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   Red Sea Eels - Inspiration for "Alien" 

    Moray Eels are one of the fascinating creatures of the sea. Rumor says that Riddley Scott, Director of the movie "Alien" was inspired by videos of red sea divers Hurghada about Moray Eels in creating the main character of his movie. Whether it is true or not, and whether you are a marine biologist or simply a student of diving courses in Hurghada, or an enthusiast about marine life, this creature is worth studying.  

While 32 species of eel have been reported in the Red Sea most of the reference books concentrate on the 24 most common varieties. Worldwide there are more than 200 different types of marine eel and they proliferate in tropical and temperate zones. Eels are categorized as bony fishes and range in size from just a few centimeters long to around 3.5m. They are characterized by their large mouths containing a whole lot of teeth. In fact most have 2 rows of teeth in their mouth (the oral teeth) and a second set of teeth in their throat (the pharyngeal jaws). The oral teeth are angled backward so that once bitten prey is unable to work its way free. The pharyngeal jaws then slide forwards to take the prey from the oral teeth and drag it to the eel’s throat. 

Eels do not possess either pectoral or pelvic fins. While most varieties do display definite dorsal and anal fins a few types have undeveloped fins and appear very snakelike. Eels are known for their ability to swim backward. While they are not alone in this (the triggerfish can also swim backward as can many other species if they need to) they seem to practice this trick far more than any other marine creature.

Eels have restricted gill openings and are often spotted with their mouths open. This is because with restricted gill openings they need to “breathe” through their mouths, they draw water into their mouth to pump it over their gills.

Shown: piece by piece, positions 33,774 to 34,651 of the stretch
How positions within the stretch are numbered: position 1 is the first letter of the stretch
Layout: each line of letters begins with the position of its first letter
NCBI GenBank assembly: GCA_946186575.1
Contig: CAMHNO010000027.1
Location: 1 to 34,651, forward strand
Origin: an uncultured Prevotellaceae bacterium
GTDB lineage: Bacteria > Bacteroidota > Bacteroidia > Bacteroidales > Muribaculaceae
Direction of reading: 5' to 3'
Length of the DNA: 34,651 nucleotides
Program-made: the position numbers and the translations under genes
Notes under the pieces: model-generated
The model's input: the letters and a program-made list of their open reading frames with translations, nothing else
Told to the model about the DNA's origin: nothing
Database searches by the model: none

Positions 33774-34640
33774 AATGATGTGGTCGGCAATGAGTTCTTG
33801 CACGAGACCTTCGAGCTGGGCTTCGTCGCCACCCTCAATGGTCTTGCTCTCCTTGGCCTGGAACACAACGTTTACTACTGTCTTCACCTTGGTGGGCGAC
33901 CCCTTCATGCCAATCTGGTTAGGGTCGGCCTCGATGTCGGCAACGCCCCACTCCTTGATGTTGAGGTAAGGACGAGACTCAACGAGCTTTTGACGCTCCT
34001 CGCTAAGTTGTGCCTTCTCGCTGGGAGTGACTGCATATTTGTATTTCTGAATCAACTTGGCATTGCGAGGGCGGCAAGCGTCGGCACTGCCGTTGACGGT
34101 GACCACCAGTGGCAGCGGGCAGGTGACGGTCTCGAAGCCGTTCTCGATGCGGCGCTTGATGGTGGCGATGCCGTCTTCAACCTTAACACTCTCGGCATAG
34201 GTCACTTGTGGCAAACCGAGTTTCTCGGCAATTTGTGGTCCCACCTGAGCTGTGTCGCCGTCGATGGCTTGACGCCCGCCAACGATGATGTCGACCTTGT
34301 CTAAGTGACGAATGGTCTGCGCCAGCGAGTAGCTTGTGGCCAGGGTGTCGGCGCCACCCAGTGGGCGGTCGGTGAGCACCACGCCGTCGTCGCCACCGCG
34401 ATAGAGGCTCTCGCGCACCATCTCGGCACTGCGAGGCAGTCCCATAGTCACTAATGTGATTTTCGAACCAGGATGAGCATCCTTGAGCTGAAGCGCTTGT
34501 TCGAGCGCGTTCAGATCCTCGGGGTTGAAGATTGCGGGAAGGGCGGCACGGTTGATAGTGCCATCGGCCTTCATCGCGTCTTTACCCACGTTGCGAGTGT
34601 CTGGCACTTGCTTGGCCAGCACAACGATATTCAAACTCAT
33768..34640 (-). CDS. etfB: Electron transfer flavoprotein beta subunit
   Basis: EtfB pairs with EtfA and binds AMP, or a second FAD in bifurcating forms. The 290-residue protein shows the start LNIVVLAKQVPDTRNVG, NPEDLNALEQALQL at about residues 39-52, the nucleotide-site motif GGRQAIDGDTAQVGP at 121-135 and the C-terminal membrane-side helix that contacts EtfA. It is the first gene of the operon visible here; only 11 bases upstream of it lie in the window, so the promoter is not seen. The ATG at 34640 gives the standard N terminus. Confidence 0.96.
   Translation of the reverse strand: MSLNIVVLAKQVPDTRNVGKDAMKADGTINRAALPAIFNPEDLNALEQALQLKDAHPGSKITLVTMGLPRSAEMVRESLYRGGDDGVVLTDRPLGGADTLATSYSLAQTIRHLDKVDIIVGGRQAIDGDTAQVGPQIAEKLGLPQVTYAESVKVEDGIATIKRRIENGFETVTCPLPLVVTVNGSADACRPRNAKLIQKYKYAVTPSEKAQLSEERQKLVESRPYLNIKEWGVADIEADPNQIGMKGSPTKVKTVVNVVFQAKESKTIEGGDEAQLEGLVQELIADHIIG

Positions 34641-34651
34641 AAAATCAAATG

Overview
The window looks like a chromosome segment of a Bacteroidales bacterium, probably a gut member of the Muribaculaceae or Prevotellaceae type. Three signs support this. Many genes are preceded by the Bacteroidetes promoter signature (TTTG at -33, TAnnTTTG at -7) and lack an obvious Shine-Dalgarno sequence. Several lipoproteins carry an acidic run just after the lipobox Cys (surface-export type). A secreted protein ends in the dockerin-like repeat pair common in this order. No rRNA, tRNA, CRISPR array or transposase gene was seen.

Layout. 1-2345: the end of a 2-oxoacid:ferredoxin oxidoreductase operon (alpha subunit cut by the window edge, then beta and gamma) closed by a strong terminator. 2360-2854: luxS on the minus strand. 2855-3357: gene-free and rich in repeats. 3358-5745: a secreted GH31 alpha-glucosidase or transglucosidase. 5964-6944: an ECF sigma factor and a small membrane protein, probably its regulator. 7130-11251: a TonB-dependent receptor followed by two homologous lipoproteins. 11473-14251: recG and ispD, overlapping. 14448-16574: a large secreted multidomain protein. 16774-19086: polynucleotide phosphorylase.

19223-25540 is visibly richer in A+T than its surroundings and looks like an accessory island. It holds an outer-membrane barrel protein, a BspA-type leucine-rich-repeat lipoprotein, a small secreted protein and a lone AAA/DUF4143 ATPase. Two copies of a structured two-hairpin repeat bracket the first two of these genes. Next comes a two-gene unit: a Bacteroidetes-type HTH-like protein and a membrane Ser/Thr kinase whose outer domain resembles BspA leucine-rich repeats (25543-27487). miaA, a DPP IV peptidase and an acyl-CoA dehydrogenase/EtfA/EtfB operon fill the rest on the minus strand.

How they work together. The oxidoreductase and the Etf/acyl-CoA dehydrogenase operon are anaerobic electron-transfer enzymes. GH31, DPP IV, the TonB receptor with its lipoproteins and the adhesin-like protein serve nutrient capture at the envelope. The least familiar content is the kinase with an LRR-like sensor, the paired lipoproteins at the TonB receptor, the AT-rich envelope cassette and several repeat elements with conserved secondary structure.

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Although they have large eyes, eels generally do not see well. However they have a very keen sense of smell and feel even small vibrations in the water. They are an ambush predator meaning they lie in wait for a meal to pass by and then pounce. Their sense of smell and sensitivity to vibration makes them very good at this. They feed mainly on fish, crustaceans, and mollusks (squid, cuttlefish, octopus). Depending on the size of their prey they can either simply bite their target or they are able to tie themselves in a knot around large prey to crush it until it is small enough to pass into the mouth. They are considered to be a top predator having a key role in regulating fish populations and behaviors on reefs. Eels have been known to co-operate with each other and also with other species, such as grouper, to hunt for food.

With the exception of the striped eel catfish and the Red Sea garden eel the eels live solitary lives but come together to mate. Their sexual orientation depends on their particular variety. Some are permanently either male or female, others are hermaphrodite starting their lives perhaps as male and then becoming female later or vice versa, while yet others are both male and female at the same time. Eels are known as pelagic spawners. They come together and form balls by wrapping their bodies around each other. During this process the female will release around 10,000 eggs for the male to fertilize. The larvae will then float away with the currents to form part of the plankton. Most of the larvae will be eaten during their journey but the survivors will eventually swim to the sea bed about a year after the original mating frenzy. There they will develop into adults. For most of the eels in the Red Sea the mating season is around June time.

Eels of Hurghada Red Sea are mostly docile and even shy of humans but be aware that they are prepared to bite if provoked so it’s better not to risk sticking your hand or arm into its hole or trying to stroke it.

If you are bitten by a moray, for example, your first problem will be to get the eel to release you. They tend not to do this so you could either end up losing a finger or two or you can try to surface with the eel still attached when it MAY let go otherwise you will need help to kill it to free yourself. In any event, an eel bite is a serious matter and you will definitely need medical attention and may end up with a permanent injury. Stroking the eels is not a good idea either. You will find your hands covered in a slimy mucus serving as a protective coating for the eel but which contains a large number of toxins.

So remember what we always advise: When you are with a group of red sea divers and you are scuba diving in Hurghada, enjoy the dive with your eyes only and keep your hands close to your body to get a safe diving holiday in Egypt. 

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Margaret Hargreaves - PADI Instructor